Perhaps it should have been obvious to me — and maybe it’s always been obvious to you — but I’m just now realizing that the more and more I embrace each creative process, the less time I want to give to anything but the act of creating. Over time I begin to build negative associations with each creative act, mentally, but it’s not because of the ‘art’ itself; it’s because of all the work I put into a thing after the component I love most is over and done with.
These realizations have led me to try and create ‘less workflow’ in my life, not just in writing, but across the board. For photography, that means if I innately desire more than anything else to just shoot, then I need to learn more about composing and ‘editing’ in camera, and being happy with the result.
So, I’ve begun building a new way of processing photos using only the device I love — the iPad Pro — but it’s been a challenge.
Drew Coffman has been trying to rebuild his established photography workflow on an iPad Pro. His post has a good rundown of photo editing apps (with a final pick I didn't know), but, more importantly, it highlights how iOS still needs improvements for basic tasks such as bulk editing and exporting.
Having a good camera won’t make you a better photographer, but having a good camera with you all the time means you have a chance to capture something special when the opportunity presents itself. That’s the power of Apple’s Shot on iPhone series.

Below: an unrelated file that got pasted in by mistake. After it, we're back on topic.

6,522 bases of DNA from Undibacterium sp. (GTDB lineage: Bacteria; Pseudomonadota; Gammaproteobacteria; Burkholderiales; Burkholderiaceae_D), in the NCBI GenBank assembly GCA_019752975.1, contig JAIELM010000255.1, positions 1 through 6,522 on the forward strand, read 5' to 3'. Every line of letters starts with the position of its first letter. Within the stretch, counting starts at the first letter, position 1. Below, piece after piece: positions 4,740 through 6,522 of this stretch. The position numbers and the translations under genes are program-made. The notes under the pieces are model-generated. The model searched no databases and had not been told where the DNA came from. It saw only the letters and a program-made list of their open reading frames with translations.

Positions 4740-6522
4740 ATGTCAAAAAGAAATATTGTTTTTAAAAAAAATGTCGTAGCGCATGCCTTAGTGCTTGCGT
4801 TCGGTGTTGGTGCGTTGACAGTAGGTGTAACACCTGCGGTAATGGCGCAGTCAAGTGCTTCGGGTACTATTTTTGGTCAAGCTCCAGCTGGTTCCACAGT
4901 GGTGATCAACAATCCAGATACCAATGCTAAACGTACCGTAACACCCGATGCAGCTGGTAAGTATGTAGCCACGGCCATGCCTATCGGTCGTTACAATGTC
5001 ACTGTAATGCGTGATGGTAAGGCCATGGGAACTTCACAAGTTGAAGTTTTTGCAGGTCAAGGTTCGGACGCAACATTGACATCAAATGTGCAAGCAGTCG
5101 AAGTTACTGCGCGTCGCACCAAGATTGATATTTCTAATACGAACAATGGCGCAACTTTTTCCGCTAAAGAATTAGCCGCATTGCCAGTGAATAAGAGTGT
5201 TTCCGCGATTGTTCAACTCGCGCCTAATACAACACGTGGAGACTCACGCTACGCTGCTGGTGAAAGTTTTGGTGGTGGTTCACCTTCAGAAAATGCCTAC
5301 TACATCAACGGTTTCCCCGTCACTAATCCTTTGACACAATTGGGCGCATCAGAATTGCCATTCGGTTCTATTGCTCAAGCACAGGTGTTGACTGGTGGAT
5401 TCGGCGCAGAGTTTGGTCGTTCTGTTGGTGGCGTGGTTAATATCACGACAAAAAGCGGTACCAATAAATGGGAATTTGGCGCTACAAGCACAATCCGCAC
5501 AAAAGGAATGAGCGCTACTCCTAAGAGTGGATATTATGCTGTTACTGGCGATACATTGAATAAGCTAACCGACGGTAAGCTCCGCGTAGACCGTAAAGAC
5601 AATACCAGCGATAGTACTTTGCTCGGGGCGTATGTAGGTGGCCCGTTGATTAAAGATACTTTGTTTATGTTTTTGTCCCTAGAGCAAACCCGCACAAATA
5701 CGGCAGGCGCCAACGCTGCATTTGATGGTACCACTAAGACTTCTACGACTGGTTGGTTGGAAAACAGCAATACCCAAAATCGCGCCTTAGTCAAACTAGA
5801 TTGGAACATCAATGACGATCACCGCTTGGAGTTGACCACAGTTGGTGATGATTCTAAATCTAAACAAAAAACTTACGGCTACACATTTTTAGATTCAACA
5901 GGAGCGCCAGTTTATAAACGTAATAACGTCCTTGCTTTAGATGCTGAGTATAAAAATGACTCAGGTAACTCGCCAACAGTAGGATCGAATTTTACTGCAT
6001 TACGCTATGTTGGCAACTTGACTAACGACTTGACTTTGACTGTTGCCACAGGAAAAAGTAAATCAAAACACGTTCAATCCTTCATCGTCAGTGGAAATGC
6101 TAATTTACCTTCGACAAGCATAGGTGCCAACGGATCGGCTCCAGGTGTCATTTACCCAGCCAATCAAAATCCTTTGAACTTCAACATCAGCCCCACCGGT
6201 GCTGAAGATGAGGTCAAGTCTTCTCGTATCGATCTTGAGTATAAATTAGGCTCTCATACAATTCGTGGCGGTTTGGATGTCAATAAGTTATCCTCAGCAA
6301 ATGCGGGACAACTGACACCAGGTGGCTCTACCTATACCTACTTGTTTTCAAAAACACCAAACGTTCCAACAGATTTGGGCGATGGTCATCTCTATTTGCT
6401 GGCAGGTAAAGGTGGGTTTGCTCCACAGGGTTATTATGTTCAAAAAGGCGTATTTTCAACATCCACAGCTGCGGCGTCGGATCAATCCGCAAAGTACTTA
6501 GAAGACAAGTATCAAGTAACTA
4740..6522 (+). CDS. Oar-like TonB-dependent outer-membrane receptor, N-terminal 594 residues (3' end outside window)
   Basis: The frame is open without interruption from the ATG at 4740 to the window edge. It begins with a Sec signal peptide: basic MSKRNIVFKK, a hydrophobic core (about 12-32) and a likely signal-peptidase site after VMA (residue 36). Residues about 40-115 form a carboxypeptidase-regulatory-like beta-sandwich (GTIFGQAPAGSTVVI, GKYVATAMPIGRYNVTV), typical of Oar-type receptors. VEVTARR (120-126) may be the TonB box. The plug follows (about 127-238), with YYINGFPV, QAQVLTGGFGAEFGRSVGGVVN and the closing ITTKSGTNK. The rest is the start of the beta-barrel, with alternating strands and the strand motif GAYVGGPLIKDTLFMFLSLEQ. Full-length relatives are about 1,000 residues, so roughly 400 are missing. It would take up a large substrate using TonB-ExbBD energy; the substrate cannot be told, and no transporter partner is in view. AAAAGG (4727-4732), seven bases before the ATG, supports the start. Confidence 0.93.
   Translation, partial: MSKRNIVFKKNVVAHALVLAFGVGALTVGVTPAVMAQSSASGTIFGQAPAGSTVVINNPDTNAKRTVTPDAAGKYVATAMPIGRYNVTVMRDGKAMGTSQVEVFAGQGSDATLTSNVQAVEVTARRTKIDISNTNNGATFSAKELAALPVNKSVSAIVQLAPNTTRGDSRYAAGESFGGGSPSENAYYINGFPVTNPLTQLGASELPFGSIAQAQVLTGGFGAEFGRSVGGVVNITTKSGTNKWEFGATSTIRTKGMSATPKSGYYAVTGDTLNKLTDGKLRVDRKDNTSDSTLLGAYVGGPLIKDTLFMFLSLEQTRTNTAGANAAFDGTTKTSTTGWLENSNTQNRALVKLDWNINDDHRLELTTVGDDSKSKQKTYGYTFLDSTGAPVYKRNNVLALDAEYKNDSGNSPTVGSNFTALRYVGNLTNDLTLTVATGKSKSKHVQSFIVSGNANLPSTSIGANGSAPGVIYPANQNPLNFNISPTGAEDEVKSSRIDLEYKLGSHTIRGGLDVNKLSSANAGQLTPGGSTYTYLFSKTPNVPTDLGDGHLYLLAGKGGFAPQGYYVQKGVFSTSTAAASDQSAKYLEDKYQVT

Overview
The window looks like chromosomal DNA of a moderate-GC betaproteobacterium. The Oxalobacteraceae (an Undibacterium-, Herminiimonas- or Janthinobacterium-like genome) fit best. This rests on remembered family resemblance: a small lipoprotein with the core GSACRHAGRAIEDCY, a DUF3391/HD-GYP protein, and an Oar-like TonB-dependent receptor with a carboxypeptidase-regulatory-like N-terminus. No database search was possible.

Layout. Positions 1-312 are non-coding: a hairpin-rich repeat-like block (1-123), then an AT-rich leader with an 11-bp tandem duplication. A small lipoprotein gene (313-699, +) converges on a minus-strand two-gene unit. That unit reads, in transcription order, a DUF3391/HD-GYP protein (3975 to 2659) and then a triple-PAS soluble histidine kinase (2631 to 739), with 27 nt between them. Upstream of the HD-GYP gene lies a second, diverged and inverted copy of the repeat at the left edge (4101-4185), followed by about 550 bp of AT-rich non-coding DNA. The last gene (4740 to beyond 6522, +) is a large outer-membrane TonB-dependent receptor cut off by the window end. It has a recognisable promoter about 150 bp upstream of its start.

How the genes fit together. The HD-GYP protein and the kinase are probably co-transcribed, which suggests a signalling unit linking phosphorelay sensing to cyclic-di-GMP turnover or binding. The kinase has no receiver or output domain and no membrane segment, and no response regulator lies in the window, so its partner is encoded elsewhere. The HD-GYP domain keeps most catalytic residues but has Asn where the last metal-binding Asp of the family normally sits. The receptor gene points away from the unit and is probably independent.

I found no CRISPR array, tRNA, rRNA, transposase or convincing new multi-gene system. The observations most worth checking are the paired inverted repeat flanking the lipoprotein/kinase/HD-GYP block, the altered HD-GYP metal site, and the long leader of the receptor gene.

Today, Apple released a special 30 second Shot on iPhone television advertisement called ‘Mother’s Day.’ The ad features photographs of mothers and their children, including three short video clips. Each photo also lists the first name and last initial of the photographer who took it.
Filters, which was originally developed by Mike Rundle, an iOS designer and developer, was acquired by tap tap tap in July 2015. With over 800 filters, overlays, and effects that you can apply to your photos, Filters is a little overwhelming at first. But with well done favorites, undo features, and filter categories, Filters makes it easy to navigate its vast array of effects to find just the look you want.
There was a time when I would download just about any photo editing app and give it a try. But like many things, I found that having too many tools led to paralysis of choice. I would want to edit a photo, but I couldn't decide which app had just the right filters I was looking for.
These days I use the built-in Photos app for most of my photo editing, but I keep a handful of other apps around, and periodically add one or two to the mix on a trial basis. Not many of those trial photos apps stick, but recently I've been trying Black by Peter Stojanowski, which features ten attractive black and white filters based on classic film types and a few manual controls, and it's stuck with me.
With an update released today, Google has brought support for Live Photos to their Google Photos app for iOS, also adding Split View for iPad Pro users (a feature that is still surprisingly absent from the company's suite of productivity apps).
Josh Raab, reporting for Time:
Following last year’s Shot on iPhone 6 campaign, Apple is bringing back the concept for the iPhone 6s.
The new ad campaign features 53 images from 41 amateurs and professional photographers from around the world.
While the previous campaign included a variety of photographic subjects – from landscapes to extreme close-ups – this time, Apple has put the focus on portraits, most of them photographed in subtle, everyday moments.